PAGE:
It fell to Queen Elizabeth II  during her long reign to keep up the appearance of far-flung imperial riches while presiding over the final disintegration of what had been the world’s most powerful, wealthiest empire. 

As millions mourned her passing, some asked why in her decades as queen she had never apologized for all the evils perpetrated by her ancestors and the admirals, generals and colonial officials who had bullied and exploited millions from Africa to Asia to America.

The calls for a royal apology reminded me of the persistent demands that Japan apologize for all the wrongs committed by Japanese leaders as they sought to turn Japan into the hub of an empire extending from China through Korea and Southeast Asia, which the Japanese called a “co-prosperity sphere.” Over the years, demands for a Japanese apology have never ceased. The Japanese repeatedly express their sorrow for the sins of their forebears.

The problem with these demands is that it’s impossible to atone for the horrors of the past. There’s no way to compensate for the tragedies inflicted on the nations and people the Japanese sought to rule. Repeated calls for apologies distract from forming close military, diplomatic and commercial relations and complicate negotiations on difficult issues. Between Korea and Japan, these include wages owed to the heirs of the thousands of Koreans forced to work as de facto slave labor for huge Japanese manufacturers that should have no problem paying what they owe.

Elizabeth does not seem to have ever considered apologizing for anything. It was enough to know that she was not advocating a return to the days of British imperialism. For her to go through apologies for whatever the British did in asserting their rule over the Indian subcontinent, the “jewel in the crown” of the British monarch, would have been absurd. Apologies would only rekindle historical complexes, deepening rather than resolving differences. Critics may, on occasion, say Elizabeth owed an apology, but the rulers of India and other one-time British possessions have not been demanding apologies with the same fervor as the demands of Koreans for apologies from Japan.

There is, of course, a difference between the role of the British monarch and the Japanese prime minister. British royalty has little real power. The government is controlled by the prime minister, who must report to the monarch, now King Charles III, when they are selected and meets them on important policy decisions, in which the monarch has no role to play. It is a peculiar system in which the monarch is venerated but is restricted to an enormously ceremonial role that obviously inspires loyalty to royalty and to the country.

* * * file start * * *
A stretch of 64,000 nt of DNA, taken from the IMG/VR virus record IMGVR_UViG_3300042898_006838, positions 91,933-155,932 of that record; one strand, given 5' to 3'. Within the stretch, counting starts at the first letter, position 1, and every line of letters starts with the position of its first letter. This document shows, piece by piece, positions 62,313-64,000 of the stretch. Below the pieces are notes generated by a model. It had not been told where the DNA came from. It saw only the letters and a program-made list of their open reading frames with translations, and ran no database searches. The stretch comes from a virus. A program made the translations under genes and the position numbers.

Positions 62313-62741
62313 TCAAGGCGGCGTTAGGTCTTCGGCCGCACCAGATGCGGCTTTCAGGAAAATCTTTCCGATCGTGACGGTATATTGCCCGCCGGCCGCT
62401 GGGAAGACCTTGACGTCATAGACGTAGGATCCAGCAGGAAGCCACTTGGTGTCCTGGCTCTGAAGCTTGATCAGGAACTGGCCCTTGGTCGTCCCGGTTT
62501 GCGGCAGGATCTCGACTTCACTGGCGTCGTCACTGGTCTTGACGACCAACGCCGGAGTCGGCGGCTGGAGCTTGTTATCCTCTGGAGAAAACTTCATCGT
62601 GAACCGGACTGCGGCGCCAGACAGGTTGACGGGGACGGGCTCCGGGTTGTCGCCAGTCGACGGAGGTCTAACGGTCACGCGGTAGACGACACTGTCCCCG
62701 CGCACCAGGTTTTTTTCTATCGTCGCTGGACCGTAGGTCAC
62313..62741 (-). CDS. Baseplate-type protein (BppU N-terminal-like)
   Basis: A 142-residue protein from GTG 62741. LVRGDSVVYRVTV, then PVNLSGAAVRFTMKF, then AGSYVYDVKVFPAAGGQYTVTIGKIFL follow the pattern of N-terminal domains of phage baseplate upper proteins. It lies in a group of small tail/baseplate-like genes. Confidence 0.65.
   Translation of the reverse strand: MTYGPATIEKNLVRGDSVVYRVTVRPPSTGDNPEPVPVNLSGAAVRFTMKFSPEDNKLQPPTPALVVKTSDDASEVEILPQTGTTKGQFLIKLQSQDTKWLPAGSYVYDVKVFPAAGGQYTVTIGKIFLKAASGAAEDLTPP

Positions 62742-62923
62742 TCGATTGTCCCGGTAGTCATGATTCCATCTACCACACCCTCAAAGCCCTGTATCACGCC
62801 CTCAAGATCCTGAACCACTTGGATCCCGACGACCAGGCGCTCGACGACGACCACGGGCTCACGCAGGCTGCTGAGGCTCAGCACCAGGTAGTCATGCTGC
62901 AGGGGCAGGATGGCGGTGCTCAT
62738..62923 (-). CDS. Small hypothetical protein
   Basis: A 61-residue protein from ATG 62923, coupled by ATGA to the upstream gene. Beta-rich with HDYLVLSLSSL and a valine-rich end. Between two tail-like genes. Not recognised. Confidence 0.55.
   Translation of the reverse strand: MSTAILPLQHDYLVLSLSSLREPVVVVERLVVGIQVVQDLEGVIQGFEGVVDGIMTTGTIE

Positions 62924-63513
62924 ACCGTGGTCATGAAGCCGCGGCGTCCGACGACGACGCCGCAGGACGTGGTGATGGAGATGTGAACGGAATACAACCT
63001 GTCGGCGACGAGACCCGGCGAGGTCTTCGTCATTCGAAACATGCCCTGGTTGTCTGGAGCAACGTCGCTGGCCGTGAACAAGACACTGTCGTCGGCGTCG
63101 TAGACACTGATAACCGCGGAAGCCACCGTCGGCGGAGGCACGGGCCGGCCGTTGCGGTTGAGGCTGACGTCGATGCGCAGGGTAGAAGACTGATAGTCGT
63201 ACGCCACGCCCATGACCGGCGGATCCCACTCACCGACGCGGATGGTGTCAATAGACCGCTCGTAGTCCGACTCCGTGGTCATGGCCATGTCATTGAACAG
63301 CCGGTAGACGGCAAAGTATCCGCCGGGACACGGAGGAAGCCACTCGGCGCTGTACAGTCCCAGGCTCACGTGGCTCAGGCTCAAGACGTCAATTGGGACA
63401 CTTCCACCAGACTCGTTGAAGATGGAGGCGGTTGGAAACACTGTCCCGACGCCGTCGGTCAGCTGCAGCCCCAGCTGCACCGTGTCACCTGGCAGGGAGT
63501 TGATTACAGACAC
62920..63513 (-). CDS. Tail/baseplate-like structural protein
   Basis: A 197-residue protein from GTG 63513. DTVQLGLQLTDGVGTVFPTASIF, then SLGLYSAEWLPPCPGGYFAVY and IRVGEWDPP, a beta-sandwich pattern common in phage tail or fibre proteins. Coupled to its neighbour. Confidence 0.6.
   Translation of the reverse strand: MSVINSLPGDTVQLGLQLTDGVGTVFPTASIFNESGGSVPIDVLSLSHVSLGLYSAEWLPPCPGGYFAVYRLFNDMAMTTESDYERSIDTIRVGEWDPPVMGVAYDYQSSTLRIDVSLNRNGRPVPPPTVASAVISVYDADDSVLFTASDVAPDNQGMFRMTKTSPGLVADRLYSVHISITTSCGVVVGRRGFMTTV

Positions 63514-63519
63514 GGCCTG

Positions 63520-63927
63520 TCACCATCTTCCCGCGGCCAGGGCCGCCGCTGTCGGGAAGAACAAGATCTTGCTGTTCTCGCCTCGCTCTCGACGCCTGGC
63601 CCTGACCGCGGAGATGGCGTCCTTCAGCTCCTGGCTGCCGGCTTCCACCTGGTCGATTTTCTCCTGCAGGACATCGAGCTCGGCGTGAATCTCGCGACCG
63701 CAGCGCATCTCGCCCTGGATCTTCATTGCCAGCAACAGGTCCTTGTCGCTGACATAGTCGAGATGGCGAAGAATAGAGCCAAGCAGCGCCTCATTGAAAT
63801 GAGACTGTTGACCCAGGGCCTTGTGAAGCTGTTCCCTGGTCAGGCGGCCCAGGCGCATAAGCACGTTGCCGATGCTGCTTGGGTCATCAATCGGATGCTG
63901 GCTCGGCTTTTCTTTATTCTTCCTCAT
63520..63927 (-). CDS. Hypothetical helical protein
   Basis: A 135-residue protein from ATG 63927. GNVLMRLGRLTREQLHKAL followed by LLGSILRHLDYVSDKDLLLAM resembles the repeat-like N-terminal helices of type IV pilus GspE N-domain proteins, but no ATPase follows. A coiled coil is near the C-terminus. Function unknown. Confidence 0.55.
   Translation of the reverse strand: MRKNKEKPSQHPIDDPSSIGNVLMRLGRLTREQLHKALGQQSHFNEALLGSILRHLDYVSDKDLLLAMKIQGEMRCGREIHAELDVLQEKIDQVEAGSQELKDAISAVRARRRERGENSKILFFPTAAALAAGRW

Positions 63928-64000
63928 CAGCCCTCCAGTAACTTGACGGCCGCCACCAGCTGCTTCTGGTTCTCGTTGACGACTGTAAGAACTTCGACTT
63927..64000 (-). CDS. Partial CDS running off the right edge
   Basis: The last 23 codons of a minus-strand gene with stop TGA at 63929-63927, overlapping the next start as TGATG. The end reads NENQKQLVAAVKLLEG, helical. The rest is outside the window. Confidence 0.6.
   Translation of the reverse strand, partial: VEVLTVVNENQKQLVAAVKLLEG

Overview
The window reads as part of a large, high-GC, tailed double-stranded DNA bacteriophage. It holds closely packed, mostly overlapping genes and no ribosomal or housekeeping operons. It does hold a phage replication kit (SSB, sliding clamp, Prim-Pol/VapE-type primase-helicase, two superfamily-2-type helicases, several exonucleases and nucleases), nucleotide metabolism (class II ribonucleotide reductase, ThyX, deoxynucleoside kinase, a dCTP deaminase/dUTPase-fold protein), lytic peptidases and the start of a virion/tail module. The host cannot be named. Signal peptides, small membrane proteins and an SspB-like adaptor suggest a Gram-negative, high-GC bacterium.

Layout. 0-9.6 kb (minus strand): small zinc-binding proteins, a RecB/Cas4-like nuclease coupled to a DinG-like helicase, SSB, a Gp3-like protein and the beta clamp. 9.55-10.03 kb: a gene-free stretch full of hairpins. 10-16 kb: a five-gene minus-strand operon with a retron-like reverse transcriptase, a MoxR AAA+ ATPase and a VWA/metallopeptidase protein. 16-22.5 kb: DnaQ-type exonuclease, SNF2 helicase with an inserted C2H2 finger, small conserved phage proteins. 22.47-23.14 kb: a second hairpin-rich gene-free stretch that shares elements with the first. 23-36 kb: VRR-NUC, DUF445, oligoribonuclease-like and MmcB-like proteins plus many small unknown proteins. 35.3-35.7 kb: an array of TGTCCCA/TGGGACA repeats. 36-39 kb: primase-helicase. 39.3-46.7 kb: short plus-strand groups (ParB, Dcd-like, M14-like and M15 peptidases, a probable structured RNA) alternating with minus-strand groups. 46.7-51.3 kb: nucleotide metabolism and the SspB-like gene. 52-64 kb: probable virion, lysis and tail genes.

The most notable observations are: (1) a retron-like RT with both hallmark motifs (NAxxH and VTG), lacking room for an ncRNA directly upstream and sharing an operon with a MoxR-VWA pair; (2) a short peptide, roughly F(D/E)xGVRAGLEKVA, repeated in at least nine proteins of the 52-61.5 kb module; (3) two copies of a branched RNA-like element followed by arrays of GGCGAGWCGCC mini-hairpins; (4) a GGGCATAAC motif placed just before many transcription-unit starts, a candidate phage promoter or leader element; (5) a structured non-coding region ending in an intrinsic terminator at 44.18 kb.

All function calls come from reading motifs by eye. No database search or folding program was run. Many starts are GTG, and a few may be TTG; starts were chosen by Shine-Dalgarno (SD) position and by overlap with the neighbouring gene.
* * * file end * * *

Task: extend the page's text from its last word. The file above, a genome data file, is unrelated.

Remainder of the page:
In Japan, the emperor was reduced to a similarly ceremonial position after the surrender of Japan in 1945, when it was Emperor Hirohito who read the famous surrender statement. Hirohito then appeared on the U.S. battleship Missouri to sign the surrender document in the presence of Gen. Douglas McArthur, the American commander who had been leading U.S. forces against the Japanese. Like Elizabeth, Hirohito and his successor have not apologized for the evils of Japanese imperialism.

In Japan, the prime minister is inevitably hounded by fresh demands for an apology, which Japanese prime ministers have given several times. No matter how they are worded, they are always denounced as “insincere.” And these apologies never resolve issues between Korea and Japan that may simply be insoluble. 

South Korea’s President Yoon Suk-yeol, unlike some of his predecessors, appears seriously interested in improving relations with Japan for the sake of mutual security. He’s definitely toning down the anti-Japanese sentiments expressed by some of his predecessors, including Moon Jae-in, the progressive who did so much to damage Korean-Japanese relations.

Significantly, Yoon was in London for the funeral ceremony. He no doubt wants to develop strong relations with Britain, and he might also appreciate the example set by Elizabeth before her own people and the rest of the world. The queen knew how to stand for peace and goodwill — by her example, encouraging harmony without stooping to the level of considering meaningless apologies that she knew would do nothing to improve or advance relations between Britain and the lands it conquered and ruled.